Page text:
The Deathly Hallows is a fitting culmination of all the preceding acts. And we take many a sad farewell (for the present) of Hermione, Ron, the other Weasleys, Lupin, Tonks, Mad Dog Moody, Luna, Neville, Hagrid, Mcgonagall, and many other unforgettable characters that have left on us a lasting impact. Oddly, though, the departure the most emotional to me, was the farewell of the Dursleys. Those Muggliest of all Muggles who treated Harry like so much trash for so long somehow managed to worm their way into my heart. I’ll miss them.


That is the end of my 500WoL. Here is my personal ranking of the seven books:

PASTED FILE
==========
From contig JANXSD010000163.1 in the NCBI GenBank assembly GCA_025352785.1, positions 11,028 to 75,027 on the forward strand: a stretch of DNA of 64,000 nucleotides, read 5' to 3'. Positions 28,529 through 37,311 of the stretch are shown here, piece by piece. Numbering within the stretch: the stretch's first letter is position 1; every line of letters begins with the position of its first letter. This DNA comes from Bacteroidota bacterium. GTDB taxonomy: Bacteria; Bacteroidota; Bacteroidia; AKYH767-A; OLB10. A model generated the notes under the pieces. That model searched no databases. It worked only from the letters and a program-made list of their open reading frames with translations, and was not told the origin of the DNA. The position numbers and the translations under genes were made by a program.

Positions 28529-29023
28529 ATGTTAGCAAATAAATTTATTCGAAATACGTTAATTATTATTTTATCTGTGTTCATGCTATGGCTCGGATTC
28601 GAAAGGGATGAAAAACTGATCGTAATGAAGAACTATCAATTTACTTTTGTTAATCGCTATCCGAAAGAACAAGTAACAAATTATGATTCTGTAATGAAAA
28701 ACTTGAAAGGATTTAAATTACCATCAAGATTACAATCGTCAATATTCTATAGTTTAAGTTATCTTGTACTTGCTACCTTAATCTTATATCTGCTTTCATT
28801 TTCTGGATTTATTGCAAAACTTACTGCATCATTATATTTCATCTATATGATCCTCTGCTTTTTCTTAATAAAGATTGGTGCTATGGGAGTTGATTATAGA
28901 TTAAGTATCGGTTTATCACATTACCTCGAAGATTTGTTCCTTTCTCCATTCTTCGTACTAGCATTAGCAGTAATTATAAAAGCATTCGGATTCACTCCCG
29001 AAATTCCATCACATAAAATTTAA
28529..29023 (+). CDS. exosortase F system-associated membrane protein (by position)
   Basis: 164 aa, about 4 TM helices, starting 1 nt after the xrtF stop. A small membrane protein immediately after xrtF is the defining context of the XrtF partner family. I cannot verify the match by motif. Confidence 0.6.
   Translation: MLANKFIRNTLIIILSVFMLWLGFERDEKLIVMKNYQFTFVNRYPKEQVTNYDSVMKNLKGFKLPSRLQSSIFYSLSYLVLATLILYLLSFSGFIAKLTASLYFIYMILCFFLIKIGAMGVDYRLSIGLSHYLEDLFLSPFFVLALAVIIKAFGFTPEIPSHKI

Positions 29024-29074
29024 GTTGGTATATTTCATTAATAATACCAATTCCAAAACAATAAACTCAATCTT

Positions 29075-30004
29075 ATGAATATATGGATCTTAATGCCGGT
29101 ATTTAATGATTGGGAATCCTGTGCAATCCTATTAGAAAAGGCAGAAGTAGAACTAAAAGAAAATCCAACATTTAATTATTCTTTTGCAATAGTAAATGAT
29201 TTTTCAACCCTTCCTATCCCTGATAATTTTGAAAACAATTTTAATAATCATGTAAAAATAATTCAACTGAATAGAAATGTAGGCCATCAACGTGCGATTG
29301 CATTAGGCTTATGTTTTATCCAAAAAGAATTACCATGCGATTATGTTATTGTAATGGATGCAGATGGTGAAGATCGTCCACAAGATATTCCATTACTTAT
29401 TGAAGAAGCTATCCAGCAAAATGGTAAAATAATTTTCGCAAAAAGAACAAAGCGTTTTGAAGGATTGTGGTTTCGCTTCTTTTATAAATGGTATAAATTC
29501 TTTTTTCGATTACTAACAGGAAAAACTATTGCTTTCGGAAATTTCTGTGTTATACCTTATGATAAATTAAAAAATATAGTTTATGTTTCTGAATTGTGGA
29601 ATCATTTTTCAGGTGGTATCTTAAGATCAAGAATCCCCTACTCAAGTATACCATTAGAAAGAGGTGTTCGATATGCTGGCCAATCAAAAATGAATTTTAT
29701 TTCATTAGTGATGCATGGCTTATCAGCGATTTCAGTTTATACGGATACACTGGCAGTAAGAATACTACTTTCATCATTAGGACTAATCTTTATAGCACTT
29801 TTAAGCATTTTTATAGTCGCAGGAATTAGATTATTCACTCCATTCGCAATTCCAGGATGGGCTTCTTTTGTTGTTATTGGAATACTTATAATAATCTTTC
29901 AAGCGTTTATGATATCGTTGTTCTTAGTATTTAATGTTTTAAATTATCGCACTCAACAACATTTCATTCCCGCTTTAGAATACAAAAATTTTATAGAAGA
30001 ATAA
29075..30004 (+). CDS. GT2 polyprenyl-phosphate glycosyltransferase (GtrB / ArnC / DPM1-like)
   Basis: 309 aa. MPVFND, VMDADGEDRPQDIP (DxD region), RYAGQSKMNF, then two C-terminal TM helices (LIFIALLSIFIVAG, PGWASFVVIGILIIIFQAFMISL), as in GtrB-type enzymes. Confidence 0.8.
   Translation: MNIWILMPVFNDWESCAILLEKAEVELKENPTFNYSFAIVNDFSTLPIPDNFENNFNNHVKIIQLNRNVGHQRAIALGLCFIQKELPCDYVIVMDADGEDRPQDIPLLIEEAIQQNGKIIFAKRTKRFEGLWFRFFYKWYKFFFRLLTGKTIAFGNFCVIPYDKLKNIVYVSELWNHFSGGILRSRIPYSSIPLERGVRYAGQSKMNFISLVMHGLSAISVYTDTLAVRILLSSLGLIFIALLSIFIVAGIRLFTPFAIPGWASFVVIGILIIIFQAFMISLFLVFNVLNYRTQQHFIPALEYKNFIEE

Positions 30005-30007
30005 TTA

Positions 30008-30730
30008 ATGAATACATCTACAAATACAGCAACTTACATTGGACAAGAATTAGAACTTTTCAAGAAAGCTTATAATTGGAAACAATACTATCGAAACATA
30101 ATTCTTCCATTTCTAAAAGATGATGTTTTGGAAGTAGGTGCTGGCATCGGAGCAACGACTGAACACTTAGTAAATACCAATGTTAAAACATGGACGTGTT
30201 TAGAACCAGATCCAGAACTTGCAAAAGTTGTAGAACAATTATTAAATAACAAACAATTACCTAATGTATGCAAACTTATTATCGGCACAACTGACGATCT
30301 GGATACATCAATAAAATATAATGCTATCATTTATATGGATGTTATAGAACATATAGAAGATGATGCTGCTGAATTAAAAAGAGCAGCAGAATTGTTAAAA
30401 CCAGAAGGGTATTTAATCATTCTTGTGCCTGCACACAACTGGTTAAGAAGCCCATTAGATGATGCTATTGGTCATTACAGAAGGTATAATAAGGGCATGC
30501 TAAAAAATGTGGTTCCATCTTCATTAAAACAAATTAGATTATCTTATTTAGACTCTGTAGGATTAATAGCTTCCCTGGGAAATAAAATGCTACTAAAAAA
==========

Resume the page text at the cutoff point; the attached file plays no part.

1. Harry Potter and the Half-Blood Prince
2. Harry Potter and the Deathly Hallows
3. Harry Potter and the Goblet of Fire
4. Harry Potter and the Sorcerer’s Stone
5. Harry Potter and the Prisoner of Azkaban
6. Harry Potter and the Chamber of Secrets
7. Harry Potter and the Order of the Phoenix

Five More Movie Dinner Scenes We Love

We enjoyed putting together our last list so much we decided to do it again. We also loved all the interaction we received in response to our previous list, even from those that yelled at us and called us names. We are confident this second list will inspire the same sort of reaction. (Finger’s crossed!) Feel free to post your feedback, insults, and name-calling in the comment section below. Bon appetite!

The Thin Man by Benjamin Plunkett

The Thin Man dinner scene